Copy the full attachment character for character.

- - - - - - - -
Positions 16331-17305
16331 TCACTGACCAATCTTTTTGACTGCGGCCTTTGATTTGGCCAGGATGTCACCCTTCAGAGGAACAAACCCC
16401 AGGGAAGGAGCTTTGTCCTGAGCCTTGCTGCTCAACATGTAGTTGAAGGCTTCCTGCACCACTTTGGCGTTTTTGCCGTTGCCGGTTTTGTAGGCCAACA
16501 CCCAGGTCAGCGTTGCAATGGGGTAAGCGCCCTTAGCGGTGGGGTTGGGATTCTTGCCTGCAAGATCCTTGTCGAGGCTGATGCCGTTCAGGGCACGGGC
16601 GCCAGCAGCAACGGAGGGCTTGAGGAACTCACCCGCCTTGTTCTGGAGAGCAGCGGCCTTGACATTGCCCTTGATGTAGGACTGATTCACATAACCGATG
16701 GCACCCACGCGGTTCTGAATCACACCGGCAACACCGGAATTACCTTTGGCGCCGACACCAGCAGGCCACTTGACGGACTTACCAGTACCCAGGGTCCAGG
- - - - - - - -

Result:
Positions 16331-17305
16331 TCACTGACCAATCTTTTTGACTGCGGCCTTTGATTTGGCCAGGATGTCACCCTTCAGAGGAACAAACCCC
16401 AGGGAAGGAGCTTTGTCCTGAGCCTTGCTGCTCAACATGTAGTTGAAGGCTTCCTGCACCACTTTGGCGTTTTTGCCGTTGCCGGTTTTGTAGGCCAACA
16501 CCCAGGTCAGCGTTGCAATGGGGTAAGCGCCCTTAGCGGTGGGGTTGGGATTCTTGCCTGCAAGATCCTTGTCGAGGCTGATGCCGTTCAGGGCACGGGC
16601 GCCAGCAGCAACGGAGGGCTTGAGGAACTCACCCGCCTTGTTCTGGAGAGCAGCGGCCTTGACATTGCCCTTGATGTAGGACTGATTCACATAACCGATG
16701 GCACCCACGCGGTTCTGAATCACACCGGCAACACCGGAATTACCTTTGGCGCCGACACCAGCAGGCCACTTGACGGACTTACCAGTACCCAGGGTCCAGG